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October 23, 2021
ARTS & LEISURE

“Shorts Up” marathon – under the sign of parody

The simultaneous marathon of last year’s top short feature films did not fall short of expectations. The winner of the Public’s Choice Award in the Clermont-Ferrand Festival, “Comme le temps passe”, directed by Caty Verney, could have easily reaped the public’s accolades in the four Romanian cities which hosted “Shorts Up”. The typical French flavours: youthful anti-bourgeois Left leanings, the ambiguous taste left by gatherings of friends, the more than strictly geographic alternation between the capital and the province. Slightly pale shades, reminiscent of an existential mist, the ambivalent group dynamics, the moralizing satire (a somewhat more intricate variation on “ridendo castigat mores”). Versatile performances both in terms of dialogues and expressivity: high-pitched amplitudes, abrupt slides, recurrent jamming. It is interesting that the centre of gravity of the story should not lie in its denouement. Beyond the sadness of a friendship broken, ultimately, by diverging trajectories, an emotion filtered in a revealing crescendo, what is emphasized is the alternative life project. The mixed taste of parody, hilarious enthusiasm, a strong-willed autarchy, all reveal, above all, authenticity and candour. By striving to remain young at heart, ever re-inventing one’s life, even under the banner of ridicule.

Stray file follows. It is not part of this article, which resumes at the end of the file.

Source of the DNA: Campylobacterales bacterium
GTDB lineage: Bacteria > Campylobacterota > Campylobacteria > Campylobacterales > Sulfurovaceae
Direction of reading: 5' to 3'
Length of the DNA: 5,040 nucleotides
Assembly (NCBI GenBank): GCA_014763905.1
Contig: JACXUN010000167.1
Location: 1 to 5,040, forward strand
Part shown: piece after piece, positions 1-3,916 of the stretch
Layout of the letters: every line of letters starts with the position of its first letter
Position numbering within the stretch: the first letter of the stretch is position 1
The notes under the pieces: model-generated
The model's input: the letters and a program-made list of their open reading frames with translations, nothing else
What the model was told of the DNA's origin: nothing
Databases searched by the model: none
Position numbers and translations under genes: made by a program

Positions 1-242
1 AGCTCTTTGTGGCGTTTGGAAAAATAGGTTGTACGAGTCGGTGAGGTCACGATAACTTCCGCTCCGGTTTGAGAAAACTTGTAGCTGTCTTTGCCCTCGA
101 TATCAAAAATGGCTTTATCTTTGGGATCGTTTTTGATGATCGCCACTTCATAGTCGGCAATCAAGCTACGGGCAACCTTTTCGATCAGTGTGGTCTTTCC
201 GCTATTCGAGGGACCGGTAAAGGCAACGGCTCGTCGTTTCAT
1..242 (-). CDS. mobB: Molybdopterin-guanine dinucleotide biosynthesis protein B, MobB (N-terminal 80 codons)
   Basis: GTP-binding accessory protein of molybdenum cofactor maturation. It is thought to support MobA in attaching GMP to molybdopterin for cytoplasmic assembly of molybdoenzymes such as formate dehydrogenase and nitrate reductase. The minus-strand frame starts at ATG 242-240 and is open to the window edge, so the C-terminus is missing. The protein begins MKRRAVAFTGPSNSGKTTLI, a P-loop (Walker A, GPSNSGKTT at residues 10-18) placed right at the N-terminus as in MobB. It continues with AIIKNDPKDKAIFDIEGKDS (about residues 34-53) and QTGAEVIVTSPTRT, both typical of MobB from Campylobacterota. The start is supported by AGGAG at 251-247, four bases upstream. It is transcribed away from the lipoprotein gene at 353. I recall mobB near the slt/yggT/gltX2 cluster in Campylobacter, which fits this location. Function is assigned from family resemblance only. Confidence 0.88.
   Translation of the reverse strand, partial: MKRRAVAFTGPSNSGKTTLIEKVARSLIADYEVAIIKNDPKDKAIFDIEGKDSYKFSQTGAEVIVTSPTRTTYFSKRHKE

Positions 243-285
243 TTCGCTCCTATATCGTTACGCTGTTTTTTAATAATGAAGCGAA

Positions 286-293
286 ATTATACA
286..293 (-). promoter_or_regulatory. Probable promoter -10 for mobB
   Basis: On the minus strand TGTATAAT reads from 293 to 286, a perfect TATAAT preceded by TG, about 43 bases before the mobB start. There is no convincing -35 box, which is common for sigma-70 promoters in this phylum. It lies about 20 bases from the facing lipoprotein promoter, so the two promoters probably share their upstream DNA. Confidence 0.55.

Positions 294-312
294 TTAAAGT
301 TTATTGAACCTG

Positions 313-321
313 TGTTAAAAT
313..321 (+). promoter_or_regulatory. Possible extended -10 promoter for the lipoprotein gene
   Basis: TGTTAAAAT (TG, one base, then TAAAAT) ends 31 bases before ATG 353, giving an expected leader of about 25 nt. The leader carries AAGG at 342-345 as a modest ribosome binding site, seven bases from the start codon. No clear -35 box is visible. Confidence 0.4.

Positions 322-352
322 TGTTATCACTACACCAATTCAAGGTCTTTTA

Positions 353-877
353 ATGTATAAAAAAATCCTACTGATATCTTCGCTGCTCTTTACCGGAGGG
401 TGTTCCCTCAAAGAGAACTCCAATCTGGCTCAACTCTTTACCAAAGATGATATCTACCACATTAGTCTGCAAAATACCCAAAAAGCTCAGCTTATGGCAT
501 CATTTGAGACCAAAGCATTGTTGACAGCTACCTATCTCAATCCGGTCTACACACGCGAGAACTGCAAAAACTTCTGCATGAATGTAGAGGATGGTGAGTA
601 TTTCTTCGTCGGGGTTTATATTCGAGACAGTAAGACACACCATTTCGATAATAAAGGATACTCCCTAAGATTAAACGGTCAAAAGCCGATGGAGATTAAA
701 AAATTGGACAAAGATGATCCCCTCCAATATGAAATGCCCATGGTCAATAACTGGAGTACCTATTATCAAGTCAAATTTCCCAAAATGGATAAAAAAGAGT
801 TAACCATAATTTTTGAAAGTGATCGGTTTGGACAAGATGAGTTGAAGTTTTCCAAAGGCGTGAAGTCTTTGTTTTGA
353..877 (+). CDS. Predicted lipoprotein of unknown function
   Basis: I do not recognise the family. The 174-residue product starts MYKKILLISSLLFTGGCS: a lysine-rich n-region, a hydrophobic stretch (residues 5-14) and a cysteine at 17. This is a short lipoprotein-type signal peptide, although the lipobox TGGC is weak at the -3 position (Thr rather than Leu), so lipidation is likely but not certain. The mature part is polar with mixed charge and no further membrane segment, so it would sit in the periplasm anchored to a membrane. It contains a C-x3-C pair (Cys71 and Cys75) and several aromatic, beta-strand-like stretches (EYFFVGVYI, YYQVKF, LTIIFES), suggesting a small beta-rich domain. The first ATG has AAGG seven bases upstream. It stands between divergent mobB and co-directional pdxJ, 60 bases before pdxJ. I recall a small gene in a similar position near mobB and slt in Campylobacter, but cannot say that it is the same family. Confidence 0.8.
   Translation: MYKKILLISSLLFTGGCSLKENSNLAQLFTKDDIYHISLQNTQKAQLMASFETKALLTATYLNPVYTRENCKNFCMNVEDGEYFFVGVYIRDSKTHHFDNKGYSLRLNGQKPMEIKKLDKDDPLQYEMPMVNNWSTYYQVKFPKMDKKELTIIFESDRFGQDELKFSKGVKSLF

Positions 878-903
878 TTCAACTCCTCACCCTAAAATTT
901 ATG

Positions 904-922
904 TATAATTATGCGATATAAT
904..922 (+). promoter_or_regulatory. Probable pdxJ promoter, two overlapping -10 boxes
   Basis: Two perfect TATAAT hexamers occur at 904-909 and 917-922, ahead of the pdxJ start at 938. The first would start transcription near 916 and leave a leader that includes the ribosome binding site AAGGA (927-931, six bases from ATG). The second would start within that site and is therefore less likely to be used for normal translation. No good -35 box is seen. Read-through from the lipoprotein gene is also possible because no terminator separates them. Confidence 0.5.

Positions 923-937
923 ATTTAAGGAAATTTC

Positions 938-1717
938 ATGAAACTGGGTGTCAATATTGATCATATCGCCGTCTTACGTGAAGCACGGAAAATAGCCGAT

“Nunta lui Oli” [Oli’s wedding], directed by Tudor Giurgiu, falls in the category of Romanian films on the confused condition of the migrant. A father watches, on webcam, his son’s Arizona wedding. A flat in a grey blocks’ area (as can be inferred from the fleeting glimpse of a tiny window), a narrow kitchen (not just in terms of space), a mood as depressing as that in a cage. The local universe is, thus, captured in two dimensions: oppressive for the young man who left it, sorrowful for the lonely father. “Nunta lui Oli” is not free from the endemic fault of an openly didactic illustration: the young man’s wedding seems to be based on interest, whereas the condition of those remaining in the land is one of unavoidable failure, elements which endow the story with a cheap moralizing aspect. However, the context of emigration remains a merely conjectural one, the main theme is, rather, loneliness. An alienated son (even before his emigration, as suggested by the tensed politeness of the Internet dialogue), an empty home (a metaphor of a soul reduced to the immanent flow of life), a “party” which is never completed (as if reduced to the hurried meal in a commuters’ canteen or the leftovers of a party interrupted before its time). The sense of a deafening void is emphasized by the hint of a potential new defection: there is nothing that truly binds the father to the homeland, he is merely an Oli too old to emigrate. That is why the small Romanian flat is not as much the space of loneliness, as a “ruin” all but abandoned.